Hurricane Sally’s fierce rain shows how climate change raises storm risks

Source(s)
New York Times, the
Limbitech/Shutterstock
Limbitech/Shutterstock

By Henry Fountain and John Schwartz

As hurricanes go, Sally was not especially powerful. Rated a Category 2 storm when it struck the Gulf Coast on Wednesday, it was soon downgraded. But climate change likely made it more dangerous by slowing it down and feeding it more moisture, setting it up to pummel the region with wind and catastrophic rainfall.

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“When a storm moves slower, it lingers longer over the same location,” said Kimberly Wood, a geoscientist at Mississippi State University. “A rain rate of, say, an inch an hour — that’s not so bad if the rain only lasts 30 minutes. But if it lasts for half a day, that adds up quickly.”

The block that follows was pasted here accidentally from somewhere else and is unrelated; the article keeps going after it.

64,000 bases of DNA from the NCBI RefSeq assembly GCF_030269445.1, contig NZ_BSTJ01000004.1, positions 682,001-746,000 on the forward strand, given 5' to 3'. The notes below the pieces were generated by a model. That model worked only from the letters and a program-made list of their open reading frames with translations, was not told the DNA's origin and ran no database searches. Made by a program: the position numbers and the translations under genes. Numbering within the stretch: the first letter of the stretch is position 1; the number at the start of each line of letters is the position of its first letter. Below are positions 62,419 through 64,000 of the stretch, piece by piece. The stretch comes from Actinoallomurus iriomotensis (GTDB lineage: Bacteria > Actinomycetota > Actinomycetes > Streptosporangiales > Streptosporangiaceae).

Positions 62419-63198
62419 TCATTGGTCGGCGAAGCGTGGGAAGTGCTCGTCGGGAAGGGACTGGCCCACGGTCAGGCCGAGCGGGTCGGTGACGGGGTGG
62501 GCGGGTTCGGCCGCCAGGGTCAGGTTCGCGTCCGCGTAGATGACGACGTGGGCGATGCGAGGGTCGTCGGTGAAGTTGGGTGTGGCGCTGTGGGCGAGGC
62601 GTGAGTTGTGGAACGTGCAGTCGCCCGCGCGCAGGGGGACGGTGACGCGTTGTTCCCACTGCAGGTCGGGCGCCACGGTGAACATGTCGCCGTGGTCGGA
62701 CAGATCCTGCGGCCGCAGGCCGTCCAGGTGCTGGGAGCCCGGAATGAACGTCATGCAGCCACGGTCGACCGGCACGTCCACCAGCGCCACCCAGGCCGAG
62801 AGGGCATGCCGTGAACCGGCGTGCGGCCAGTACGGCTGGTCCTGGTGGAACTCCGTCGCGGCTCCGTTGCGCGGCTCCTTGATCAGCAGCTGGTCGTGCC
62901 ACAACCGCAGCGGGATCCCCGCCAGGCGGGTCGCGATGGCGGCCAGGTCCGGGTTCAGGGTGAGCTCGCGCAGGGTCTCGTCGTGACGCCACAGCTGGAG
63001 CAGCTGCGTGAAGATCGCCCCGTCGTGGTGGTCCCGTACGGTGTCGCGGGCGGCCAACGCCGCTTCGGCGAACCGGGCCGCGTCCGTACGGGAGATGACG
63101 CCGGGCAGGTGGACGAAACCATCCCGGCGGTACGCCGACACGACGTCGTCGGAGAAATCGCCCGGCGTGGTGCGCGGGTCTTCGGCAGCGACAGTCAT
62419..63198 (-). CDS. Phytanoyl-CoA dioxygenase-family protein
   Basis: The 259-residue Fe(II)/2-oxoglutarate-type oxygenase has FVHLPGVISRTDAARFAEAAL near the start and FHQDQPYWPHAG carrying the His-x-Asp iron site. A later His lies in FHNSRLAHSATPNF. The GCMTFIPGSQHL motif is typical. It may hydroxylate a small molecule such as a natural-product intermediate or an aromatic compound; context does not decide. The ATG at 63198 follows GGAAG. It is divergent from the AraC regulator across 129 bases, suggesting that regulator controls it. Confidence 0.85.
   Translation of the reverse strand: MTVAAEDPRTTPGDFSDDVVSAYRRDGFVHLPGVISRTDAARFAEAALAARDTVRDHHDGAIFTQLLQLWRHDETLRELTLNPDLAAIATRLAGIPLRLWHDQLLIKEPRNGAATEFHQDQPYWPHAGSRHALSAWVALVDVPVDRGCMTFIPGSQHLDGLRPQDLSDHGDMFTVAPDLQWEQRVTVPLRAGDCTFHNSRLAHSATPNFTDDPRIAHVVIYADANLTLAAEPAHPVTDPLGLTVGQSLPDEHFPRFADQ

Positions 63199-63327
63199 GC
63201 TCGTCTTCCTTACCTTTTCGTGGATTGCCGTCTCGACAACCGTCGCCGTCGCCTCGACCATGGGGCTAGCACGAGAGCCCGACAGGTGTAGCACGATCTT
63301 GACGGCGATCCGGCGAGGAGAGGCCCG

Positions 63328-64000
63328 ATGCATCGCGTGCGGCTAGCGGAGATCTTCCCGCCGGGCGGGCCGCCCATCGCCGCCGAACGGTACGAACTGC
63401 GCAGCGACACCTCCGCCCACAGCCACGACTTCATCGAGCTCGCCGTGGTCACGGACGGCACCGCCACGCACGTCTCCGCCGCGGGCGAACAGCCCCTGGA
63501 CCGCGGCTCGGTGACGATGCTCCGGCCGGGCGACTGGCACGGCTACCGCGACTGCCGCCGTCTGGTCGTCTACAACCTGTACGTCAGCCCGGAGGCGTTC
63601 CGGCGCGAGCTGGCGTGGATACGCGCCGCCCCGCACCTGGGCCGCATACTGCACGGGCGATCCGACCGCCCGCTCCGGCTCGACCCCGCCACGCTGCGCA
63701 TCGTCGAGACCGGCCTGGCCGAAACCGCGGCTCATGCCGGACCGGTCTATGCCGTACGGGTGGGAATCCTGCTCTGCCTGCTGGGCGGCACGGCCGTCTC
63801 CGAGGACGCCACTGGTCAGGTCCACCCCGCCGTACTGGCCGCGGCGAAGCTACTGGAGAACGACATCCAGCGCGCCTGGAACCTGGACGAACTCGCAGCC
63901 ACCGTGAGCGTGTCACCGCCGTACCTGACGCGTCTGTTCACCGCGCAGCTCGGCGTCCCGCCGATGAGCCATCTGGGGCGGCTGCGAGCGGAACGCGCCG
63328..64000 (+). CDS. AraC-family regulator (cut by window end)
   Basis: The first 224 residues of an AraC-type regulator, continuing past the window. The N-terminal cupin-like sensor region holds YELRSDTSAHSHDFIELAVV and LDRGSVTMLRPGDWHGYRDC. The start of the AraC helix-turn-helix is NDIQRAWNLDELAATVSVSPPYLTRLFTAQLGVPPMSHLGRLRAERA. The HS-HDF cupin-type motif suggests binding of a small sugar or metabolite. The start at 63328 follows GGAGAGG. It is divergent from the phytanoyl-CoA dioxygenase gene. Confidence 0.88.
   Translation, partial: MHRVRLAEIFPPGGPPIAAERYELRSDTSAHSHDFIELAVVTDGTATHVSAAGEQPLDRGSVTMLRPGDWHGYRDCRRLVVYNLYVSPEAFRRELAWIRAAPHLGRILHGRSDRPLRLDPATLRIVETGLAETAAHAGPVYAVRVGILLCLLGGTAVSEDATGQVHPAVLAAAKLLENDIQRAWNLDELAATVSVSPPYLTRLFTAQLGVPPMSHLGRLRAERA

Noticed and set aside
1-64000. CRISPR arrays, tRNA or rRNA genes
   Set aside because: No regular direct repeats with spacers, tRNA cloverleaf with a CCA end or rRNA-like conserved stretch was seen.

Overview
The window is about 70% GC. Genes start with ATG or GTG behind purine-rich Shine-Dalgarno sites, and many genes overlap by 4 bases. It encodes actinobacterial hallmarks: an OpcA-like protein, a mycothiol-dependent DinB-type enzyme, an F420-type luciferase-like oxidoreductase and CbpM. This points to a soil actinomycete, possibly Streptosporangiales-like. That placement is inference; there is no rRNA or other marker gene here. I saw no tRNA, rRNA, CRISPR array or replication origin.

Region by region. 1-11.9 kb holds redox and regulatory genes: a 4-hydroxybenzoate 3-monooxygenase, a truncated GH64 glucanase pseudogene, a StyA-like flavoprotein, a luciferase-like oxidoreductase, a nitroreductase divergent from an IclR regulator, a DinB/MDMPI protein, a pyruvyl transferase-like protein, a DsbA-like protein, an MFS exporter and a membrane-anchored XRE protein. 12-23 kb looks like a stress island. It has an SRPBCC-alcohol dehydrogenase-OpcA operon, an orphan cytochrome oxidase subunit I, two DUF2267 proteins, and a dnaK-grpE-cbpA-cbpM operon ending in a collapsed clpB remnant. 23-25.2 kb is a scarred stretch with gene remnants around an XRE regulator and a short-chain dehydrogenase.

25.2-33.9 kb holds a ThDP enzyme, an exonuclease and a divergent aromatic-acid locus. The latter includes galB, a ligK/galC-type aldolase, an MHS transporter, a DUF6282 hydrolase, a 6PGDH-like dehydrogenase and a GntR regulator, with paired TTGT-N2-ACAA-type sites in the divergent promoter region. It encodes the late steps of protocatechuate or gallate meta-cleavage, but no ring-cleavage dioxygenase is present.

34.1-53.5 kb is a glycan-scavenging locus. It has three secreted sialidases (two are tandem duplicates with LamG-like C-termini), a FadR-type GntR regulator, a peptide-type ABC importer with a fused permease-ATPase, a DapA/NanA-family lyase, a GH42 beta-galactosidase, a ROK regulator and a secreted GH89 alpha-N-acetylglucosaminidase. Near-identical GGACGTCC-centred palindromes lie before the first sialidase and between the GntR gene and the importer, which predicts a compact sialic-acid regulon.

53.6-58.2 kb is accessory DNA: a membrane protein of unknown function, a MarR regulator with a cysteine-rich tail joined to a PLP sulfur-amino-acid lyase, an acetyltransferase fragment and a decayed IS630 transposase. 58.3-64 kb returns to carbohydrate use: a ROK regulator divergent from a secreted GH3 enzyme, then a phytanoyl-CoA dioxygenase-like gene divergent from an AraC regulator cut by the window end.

Sally was not an isolated example of a stalling hurricane. “There is increasing evidence that storms are slowing down,” Dr Wood said.

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Researchers increasingly see a link between stalling of hurricanes and climate change. Rapid warming in the Arctic has reduced the difference in temperature between that region and the tropics, leading to a weakening and slowing of the jet stream and related winds that drive hurricanes’ forward movement.

Hurricanes also sometimes meander, Dr. Kossin said. Hurricane Harvey, which inundated Houston in 2017, moved back and forth over the area, increasing the deluge.

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